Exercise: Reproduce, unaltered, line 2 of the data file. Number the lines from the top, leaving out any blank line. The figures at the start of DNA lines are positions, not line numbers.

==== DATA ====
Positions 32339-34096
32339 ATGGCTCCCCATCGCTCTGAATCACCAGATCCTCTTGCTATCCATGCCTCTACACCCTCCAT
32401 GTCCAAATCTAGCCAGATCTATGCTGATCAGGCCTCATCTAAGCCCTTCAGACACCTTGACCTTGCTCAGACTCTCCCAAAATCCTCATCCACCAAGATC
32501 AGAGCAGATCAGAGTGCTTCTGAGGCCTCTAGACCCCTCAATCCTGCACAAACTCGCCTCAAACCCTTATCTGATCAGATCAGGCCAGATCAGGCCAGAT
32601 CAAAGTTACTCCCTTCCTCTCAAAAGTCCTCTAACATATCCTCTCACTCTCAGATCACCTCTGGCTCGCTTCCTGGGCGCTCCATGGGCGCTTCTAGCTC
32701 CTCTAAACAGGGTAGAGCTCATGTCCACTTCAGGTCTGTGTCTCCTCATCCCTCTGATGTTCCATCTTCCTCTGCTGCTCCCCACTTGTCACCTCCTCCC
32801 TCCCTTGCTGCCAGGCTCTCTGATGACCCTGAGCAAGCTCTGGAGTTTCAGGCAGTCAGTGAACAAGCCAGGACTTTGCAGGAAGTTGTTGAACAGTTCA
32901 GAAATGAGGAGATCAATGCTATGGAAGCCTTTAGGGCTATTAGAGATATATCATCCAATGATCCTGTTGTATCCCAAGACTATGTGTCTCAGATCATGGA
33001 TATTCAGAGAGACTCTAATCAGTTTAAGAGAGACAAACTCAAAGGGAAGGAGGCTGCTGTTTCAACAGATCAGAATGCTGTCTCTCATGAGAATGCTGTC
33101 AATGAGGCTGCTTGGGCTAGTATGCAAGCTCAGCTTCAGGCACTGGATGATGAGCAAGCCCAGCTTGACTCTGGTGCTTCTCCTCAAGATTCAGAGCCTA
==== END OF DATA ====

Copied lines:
32339 ATGGCTCCCCATCGCTCTGAATCACCAGATCCTCTTGCTATCCATGCCTCTACACCCTCCAT